8. Mammary Tumours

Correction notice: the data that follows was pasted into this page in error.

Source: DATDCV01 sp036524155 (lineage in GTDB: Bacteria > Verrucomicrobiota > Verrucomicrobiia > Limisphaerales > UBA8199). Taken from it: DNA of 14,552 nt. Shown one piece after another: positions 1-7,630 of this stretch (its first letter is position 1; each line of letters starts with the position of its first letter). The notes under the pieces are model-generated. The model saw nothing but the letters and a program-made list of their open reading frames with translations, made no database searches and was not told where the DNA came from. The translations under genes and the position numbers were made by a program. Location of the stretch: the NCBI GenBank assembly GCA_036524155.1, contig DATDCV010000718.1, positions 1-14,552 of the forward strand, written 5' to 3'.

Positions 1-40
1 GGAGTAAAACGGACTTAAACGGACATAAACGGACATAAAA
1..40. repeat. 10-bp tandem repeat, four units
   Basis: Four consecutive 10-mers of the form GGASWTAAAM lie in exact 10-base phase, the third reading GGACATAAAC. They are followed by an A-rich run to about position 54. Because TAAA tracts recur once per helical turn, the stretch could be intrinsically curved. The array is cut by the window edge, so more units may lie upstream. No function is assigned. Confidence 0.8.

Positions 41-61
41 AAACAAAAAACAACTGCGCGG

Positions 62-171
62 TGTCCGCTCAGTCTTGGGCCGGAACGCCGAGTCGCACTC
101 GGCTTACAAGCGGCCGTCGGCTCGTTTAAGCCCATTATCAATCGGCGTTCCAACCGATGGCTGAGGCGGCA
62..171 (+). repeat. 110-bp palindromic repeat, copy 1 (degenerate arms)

Tumours of the mammary glands are the most common tumour to affect entire bitches representing between 50−70% of all tumour types [18, 195]. A standardised incidence rate of 205/100,000 dogs/year has been reported in a population of insured dogs in the UK [12] and in a Swedish study of insured dogs that the overall rate of mammary tumour development was 111 dogs per 10,000 dog years at risk (DAYR) [196]. Mean age of onset is approximately 8 years. It is well established that ovarian hormone stimulation increases the risk of mammary tumour development in dogs as in other species (including humans) and in the bitch, ovariohysterectomy prior to 2 years of age greatly reduces the risk of mammary tumours in later life [10, 197].